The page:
HERSHEY, Pa. — Al Dolatoski felt short of breath and just didn’t feel well on Dec. 16, so his wife took him to an area hospital. There, he suffered a massive heart attack and underwent emergency heart bypass surgery.
Joyce Dolatoski remembers the panic she felt when he repeatedly coded in the intensive care unit and was resuscitated five times. She was relieved when told that he was being flown to Penn State Health Milton S. Hershey Medical Center.
The couple told their story at the Milton S. Hershey Medical Center’s annual Left Ventricular Assist Devices (LVAD) Reunion on April 26. The six patients who attended share a history of severe heart failure that required an LVAD to pump blood throughout their bodies. About the size of a D battery, the devices can be used as a bridge to a heart transplant or as an alternative to transplant.
Dolatoski, 72, received his LVAD on Jan. 9 and describe it as life-changing. He uses a wheelchair but is learning to walk again and now feels well enough to work from home.
“I’m getting stronger,” he said. His wife said his kidney and cardiac function are so improved that he no longer needs dialysis and, in a rare turn of events, will eventually have the LVAD removed.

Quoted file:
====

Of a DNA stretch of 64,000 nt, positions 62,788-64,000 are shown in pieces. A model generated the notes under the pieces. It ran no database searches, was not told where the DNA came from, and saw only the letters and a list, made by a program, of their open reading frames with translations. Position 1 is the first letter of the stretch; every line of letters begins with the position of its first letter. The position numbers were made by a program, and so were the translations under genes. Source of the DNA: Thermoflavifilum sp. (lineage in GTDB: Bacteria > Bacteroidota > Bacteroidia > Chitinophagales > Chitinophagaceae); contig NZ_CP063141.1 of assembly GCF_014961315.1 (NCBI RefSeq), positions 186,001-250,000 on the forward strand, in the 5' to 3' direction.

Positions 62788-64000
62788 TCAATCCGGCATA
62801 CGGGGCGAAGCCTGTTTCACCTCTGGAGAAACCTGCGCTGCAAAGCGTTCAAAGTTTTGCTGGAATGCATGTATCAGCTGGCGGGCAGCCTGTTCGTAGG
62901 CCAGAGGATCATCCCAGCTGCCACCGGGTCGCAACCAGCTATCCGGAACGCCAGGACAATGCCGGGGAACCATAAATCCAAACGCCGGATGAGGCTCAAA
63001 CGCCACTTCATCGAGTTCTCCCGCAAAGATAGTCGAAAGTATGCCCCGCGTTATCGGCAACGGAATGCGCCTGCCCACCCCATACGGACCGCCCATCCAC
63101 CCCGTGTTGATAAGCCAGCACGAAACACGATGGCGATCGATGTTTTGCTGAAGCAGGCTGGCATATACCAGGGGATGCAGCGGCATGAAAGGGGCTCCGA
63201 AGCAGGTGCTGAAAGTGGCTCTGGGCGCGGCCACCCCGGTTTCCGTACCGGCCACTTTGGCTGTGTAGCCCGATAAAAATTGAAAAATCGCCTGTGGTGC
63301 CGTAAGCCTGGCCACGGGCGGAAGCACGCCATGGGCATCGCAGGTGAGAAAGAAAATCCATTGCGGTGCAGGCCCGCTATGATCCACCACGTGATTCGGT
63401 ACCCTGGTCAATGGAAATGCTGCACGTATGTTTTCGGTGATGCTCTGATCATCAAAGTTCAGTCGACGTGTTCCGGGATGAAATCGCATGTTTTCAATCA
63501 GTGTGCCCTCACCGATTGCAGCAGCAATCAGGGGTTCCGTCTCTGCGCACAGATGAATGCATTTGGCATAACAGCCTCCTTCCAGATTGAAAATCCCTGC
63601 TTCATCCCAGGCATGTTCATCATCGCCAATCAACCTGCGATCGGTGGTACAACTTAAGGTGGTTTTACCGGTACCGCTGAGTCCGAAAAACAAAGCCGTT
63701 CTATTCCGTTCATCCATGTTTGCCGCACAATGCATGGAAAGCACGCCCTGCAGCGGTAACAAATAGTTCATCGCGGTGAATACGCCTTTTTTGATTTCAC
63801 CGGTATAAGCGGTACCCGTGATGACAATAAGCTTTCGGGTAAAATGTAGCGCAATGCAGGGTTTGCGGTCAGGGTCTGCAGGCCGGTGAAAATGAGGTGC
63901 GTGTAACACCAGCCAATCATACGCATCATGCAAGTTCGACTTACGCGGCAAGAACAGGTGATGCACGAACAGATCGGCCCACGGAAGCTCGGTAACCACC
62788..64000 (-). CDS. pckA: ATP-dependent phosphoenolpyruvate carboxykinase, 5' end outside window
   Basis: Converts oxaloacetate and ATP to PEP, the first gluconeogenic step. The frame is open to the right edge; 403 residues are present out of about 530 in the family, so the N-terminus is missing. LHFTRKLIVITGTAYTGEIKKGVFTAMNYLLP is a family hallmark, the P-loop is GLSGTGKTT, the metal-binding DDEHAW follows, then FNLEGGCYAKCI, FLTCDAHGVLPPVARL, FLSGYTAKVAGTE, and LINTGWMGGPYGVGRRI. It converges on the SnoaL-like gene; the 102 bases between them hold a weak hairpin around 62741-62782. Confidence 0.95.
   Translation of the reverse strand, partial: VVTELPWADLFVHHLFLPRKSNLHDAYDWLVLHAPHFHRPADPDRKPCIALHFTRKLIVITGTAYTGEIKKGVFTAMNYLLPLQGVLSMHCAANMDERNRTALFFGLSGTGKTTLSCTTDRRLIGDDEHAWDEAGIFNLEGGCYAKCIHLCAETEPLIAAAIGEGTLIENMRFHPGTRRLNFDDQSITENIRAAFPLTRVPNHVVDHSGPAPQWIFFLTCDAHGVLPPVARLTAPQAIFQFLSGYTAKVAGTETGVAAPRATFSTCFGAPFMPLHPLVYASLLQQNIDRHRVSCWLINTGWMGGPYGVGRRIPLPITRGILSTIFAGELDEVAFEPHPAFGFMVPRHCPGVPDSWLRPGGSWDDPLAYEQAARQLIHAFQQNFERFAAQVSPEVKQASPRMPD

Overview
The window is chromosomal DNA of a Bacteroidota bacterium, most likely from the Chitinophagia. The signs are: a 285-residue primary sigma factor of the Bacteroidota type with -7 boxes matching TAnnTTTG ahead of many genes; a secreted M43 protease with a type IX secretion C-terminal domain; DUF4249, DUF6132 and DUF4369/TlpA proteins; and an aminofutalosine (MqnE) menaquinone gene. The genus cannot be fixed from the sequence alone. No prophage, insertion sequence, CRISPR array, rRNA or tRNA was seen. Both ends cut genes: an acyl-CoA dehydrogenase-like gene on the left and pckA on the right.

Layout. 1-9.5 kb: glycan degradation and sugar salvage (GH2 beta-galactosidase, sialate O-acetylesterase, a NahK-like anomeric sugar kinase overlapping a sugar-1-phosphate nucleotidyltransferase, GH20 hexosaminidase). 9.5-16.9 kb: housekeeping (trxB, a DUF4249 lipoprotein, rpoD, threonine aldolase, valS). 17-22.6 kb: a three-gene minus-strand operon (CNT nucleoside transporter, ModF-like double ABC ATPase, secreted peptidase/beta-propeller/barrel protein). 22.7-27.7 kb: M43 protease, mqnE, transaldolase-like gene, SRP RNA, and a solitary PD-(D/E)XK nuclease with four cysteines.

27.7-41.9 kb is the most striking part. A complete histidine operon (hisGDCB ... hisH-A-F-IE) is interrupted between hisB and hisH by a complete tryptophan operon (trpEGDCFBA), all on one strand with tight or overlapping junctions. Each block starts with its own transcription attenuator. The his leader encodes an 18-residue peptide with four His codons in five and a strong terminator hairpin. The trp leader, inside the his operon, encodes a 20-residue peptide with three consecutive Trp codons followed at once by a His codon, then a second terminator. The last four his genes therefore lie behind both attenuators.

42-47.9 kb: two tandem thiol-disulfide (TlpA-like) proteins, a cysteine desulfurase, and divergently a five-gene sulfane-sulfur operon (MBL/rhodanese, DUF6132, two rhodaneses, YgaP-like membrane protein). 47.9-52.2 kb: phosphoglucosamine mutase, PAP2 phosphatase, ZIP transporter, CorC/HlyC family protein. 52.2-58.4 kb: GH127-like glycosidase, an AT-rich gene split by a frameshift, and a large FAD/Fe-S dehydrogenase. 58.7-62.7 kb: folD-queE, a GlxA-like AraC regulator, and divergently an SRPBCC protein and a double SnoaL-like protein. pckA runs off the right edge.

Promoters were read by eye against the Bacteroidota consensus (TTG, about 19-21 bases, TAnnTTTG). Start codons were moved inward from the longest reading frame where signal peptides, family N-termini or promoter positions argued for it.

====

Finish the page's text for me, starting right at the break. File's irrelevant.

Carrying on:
“They told him he was a miracle,” she said. “The LVAD team is great.”
The reunion was a celebration of life, with dinner, a cake and even karaoke music. “I Got You Babe,” the Dolatoskis sang to each other.
“It’s a pleasure to see how well everyone is doing,” said Dr. Howard Eisen, an advanced heart failure and transplant cardiology specialist, looking around the room. The group laughed when he described the old cardiac device’s noisy clicking sound that used to require him to speak very loudly at such gatherings.
Eisen has worked with ventricular assist devices since 1993. “It’s unbelievable how much the technology has improved since then,” he said. Hershey Medical Center uses the newest LVAD, the HeartMate III, which increases patients’ survivability and lowers the risk of stroke and gastrointestinal bleeding compared to older models.
Patients can expect to live 10 or more years with an LVAD, and the technology and treatment options are always improving.
Read the full article on Penn State Medicine.